There were 15 zombies...
Lesson 7 of 12
Objective: SWBAT write a story problem to match a given equation.
Setting Up the Learning
Aren't you kids zombie nuts right now?! Mine are! They can't stop talking about them! Using relevant topics is a great way to get your reluctant mathematicians thinking and invested.
This lesson comes after a TON of practice in the unit on thinking about story problems and the meaning behind the symbols we use to represent the actions: +, - and =. This lesson asks students to apply what they understand about these symbols to create their own story problems. Students are doing a very rigorous version of 1.OA.1! They are taking their understanding of story problems and applying it to creative writing.
See youtube link below to see how I opened the lesson! Watch for how I explain WHAT we are doing, WHY we are doing it and HOW we know we have met our learning goal.
I have a number sentence here and I am trying to figure out which story it matches. Let’s see if you can figure it out!
I'll present this number sentence on chart paper:
7 + 4 = _____
Present problem: Your job is to figure out which story problem represents this equation.
Here are the 2 story problems (on chart paper):
There are 7 cats in my yard. 4 of them run away. How many cats are in my yard now?
There are 7 cats in my yard. 4 more cats come to play. How many cats are in my yard now?
For formative data, turn and talk: Which one do you think matches this number sentence? Why do you think that?
Focus scaffolding questions:
- What evidence do you have in the problem that shows it matches 7+4?
- Why does the other story problem not match this number sentence? What number sentence would match instead?
To push students to start using more mental strategies, I’ll have them turn and talk to solve. Turn and talk: How many cats are in my yard now?
Now that students have selected which story problem matches a given problem, now they are going to generate a story problem to match 18-2 with me. CCSS MP2 asks students to reason abstractly and quantitatively-they both can represent a story using numbers and symbols AND take numbers and symbols and contextualize them into a story.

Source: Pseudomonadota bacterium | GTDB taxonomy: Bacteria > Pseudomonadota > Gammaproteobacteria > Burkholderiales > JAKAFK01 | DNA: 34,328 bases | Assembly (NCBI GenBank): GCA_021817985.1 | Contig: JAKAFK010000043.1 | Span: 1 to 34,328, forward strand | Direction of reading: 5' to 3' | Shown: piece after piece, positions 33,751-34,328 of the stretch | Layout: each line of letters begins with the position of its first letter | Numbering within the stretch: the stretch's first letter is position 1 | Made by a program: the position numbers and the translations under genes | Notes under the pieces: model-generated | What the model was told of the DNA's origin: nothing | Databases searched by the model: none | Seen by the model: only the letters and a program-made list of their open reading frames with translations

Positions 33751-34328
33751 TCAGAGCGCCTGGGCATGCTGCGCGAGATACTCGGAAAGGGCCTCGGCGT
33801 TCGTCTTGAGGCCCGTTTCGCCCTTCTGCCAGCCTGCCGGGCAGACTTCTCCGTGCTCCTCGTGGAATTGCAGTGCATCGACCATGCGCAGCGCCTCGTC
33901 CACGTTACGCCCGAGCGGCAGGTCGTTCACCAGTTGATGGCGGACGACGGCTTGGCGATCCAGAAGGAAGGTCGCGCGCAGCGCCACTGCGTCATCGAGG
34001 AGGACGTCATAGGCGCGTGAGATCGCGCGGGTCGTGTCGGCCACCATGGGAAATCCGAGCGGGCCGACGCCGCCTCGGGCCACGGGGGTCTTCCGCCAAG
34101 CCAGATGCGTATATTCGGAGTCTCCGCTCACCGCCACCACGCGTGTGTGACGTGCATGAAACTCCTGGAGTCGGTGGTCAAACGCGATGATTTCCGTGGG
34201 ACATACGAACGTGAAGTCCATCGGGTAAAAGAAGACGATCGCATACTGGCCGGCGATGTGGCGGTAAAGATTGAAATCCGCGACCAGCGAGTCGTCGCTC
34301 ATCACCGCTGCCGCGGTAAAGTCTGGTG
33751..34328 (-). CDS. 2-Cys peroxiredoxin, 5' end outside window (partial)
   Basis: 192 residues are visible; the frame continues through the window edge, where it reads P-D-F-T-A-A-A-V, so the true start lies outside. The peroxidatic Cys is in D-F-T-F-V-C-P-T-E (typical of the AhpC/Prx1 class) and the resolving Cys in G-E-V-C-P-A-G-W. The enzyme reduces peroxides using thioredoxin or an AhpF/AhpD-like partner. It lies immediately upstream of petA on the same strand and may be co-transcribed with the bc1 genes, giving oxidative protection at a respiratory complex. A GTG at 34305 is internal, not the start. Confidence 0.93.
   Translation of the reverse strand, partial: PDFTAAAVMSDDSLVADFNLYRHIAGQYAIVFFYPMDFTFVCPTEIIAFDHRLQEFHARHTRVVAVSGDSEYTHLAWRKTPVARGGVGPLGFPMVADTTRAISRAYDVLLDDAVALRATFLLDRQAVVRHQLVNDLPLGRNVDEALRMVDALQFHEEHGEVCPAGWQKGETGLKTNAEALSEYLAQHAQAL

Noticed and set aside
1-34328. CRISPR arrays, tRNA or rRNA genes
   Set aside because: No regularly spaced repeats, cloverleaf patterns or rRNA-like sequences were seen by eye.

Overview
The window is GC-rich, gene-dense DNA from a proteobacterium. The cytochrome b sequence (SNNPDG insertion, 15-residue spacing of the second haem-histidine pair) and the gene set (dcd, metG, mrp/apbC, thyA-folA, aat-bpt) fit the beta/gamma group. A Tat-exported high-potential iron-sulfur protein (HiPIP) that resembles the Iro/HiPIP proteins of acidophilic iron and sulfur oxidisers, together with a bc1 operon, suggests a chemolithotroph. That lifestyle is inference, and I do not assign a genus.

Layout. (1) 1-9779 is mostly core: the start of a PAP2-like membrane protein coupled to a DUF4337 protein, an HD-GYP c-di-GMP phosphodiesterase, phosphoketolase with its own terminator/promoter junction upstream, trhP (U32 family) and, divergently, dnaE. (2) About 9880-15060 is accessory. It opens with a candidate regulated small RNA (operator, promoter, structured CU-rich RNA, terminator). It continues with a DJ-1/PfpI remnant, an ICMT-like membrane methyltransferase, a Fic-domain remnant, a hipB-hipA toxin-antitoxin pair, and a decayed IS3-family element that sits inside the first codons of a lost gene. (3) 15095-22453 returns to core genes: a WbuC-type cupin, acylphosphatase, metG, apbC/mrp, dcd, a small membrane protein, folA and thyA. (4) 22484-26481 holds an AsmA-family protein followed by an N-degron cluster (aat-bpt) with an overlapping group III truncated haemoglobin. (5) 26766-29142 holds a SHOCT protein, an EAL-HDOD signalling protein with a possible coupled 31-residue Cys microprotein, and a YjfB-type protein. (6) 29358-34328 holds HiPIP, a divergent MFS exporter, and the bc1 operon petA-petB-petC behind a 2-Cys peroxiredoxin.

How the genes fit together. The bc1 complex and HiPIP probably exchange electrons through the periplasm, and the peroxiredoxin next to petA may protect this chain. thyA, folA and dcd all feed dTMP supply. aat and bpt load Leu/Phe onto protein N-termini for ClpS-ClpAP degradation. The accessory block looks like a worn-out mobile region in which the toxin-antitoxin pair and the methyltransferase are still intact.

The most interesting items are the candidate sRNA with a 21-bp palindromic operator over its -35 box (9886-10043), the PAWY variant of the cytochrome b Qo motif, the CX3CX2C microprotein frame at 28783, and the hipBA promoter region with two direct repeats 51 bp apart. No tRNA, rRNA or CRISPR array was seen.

Modeling Questions and Think Aloud:
I am going to write a story problem about zombies to match this number sentence. First I had 18 zombies. I’ll pretend they are at the park.
Did more zombies come? Or did some go away? How many went away? I am going to have 2 go away to the zoo.
Now I need to ask a question for the missing part: How many zombies are left?
There were 18 zombies in the park. 2 of them went to the zoo. How many zombies are left? Let’s make sure it matches my equation. First there were 18, then I took 2 away and now there are 16.
Present student work time problem: 3+11= ___ Let’s make this story problem all about cupcakes!
Planning Partner Talk Questions:
- Are we going to get more cupcakes or take some away? How do you know?
- How could we get more cupcakes? Possible ideas: Your mom gave you some. You bought some more at the store. You made some more. You got more out.
- How many more cupcakes will we get?
I"ll send students to work independently and write their own story problems. This writing time is aligned to L.1.1j, as students are practicing using a variety of kinds of sentences to tell their story and then ask a question about it. This also is aligned to the CCSS vision for writing across the curriculum.
After the work time, students will share their story problems with a partner. Students will prove that the story problem matches the number sentence and I’ll share out a few exemplars with the class.
See attached document for the student work time problem!
Students write their own story problems to match a given number sentence. Students get differentiated sets of numbers based on ability level.
- Group A: Intervention, Numbers under 10
- Group B: Right on Track, Numbers under 25. See attached video of a student in Group B writing a story problem!
- Group C: Extension, Numbers under 100
See attached documents for independent practice sheets.
Students will each bring a problem to share with a partner. I'll share one exemplar problem with the class. I'll leave this problem on chart paper for students to solve later in the day during free time or snack.